At the same time, the province wants to control the narrative of its unconventional oilsands, which are buried deep underground and would not require strip mining to extract.
"Our slate is a little bit clean in a lot of ways," Boyd contends. "The development on the Saskatchewan side will be much different from what it is on the Alberta side."
At almost 1,000 pages, the most recent version of the House climate legislation contains myriad provisions that are potentially harmful to Alberta's and Canada's energy industry. Ottawa has already complained about a border carbon adjustment that would slap a tariff on carbon products entering the U.S. from nations lacking comparable climate-change legislation.
Another provision — a federal low-carbon fuel standard — was stripped from the latest version of Congress's legislation amid pressure from moderate Democrats, a bit of good fortune for Alberta that was as unexpected as it was welcomed.
"It had the potential to discriminate against oilsands-derived transportation fuel. That it's gone from the federal bill at this time is encouraging," Mar says.
What's potentially worrisome for Alberta, Saskatchewan and Canada's oil industry as a whole may be the broader sweep of U.S. energy and climate policy.
Canada is the largest supplier of oil to the U.S., exporting 1.9 million barrels of crude a day in February. About 1.3 million barrels a day come from Alberta, with the province eyeing continued expansion of oilsands production.
But one constant theme running through Obama's energy message has been simple. He wants to begin moving America off its reliance on fossil fuels — no matter their source.
"The most exciting thing happening right now in the United States is that there is no longer a battle between the economy and the environment," says Susan Casey-Lefkowitz, director of the Canada project at the Natural Resources Defence Council in Washington. "The Obama administration has made it clear that the path towards economic recovery is through building a clean-energy economy."
Inside the Obama administration, Alberta has potential allies and foes. Carol Browner, the top White House adviser on energy and climate change, is a former Environmental Protection Agency administrator with a history of tangling with the oil industry.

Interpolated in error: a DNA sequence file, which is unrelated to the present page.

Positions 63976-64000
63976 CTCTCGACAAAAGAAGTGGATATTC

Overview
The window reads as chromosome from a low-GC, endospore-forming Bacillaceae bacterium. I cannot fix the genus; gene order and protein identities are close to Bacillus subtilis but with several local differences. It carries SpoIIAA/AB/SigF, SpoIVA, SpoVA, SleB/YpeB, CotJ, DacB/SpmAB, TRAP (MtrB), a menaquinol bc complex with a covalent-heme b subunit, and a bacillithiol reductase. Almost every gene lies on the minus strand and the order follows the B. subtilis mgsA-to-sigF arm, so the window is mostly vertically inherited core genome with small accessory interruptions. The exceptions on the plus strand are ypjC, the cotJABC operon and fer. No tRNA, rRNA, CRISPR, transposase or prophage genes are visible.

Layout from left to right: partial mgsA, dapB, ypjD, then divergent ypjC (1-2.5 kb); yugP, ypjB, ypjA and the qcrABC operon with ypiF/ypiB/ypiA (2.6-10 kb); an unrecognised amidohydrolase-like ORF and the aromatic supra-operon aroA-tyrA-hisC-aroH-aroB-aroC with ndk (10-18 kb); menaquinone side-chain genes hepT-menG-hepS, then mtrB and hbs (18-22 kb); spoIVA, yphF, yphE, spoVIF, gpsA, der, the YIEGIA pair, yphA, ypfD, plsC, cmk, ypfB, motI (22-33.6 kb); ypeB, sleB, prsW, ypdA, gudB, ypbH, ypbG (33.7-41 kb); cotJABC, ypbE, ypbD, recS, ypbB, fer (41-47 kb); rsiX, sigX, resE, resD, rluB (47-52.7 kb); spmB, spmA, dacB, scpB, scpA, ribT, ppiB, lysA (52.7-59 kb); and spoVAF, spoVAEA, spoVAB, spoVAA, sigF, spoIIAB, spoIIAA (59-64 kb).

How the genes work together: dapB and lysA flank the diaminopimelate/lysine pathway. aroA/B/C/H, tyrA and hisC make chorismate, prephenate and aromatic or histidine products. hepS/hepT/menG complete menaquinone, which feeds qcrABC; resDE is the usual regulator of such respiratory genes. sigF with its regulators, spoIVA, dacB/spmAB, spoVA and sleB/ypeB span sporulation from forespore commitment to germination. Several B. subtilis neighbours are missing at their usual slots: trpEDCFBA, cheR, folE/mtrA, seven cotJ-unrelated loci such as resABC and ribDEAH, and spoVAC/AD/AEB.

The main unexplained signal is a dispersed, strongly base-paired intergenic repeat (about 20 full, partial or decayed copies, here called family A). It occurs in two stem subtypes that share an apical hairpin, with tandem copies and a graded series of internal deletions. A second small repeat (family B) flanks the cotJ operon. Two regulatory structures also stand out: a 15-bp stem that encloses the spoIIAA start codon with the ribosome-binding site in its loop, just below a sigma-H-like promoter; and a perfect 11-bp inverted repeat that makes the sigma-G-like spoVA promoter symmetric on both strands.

But the president's national security adviser, retired general Jim Jones, has been president of the pro-business Institute for 21st Century Energy and is thought to embrace the supply of Canadian oil as vital to U.S. interests.
"He has been to Alberta, spoken in Alberta, understands energy supplies from Alberta and is of the view that energy security is a national security issue of the highest order. That's almost a direct quote," says Mar.
The NRDC and other high profile environmental groups are enjoying renewed clout in Washington since Obama's election, but the American environmental backlash against oilsands can be traced to the summer of 2006, when Alberta promoted the resource with a five-metre-tall, yellow oilsands truck on the National Mall as part of the Smithsonian Folklife Festival.
"It was the moment that really galvanized the D.C. environmental community," says Casey-Lefkowitz.
"We realized Alberta was trying to sell this tarsands oil as something that it was not. They weren't telling the full story of the severe environmental and public health damage that tarsands extraction does."
The oilsands' environmental black eye has forced Alberta to adopt a new strategy in its efforts to promote and protect oil exports to the U.S. While the province still touts the benefits to the U.S. of having a secure source of 173 billion barrels of recoverable oil at its doorstep, it places far more emphasis on its efforts to pursue green technology to reduce its carbon footprint.
During a spring visit to Washington and New York, Alberta Environment Minister Rob Renner heavily promoted the province's plans to invest $2 billion to develop carbon capture and sequestration as a way to lower emissions from oilsands extraction.
But Casey-Lefkowitz says Alberta is playing a game of smoke and mirrors with U.S. policy-makers by touting carbon capture technology as a "silver bullet" when its effectiveness is unproven.
"When you look at statements by Alberta officials, they often are saying this is about telling a better story about what's happening in the tarsands," says Casey-Lefkowitz. "It's a public relations exercise . . . We don't feel Alberta and Canada are listening to the changed mood in the United States."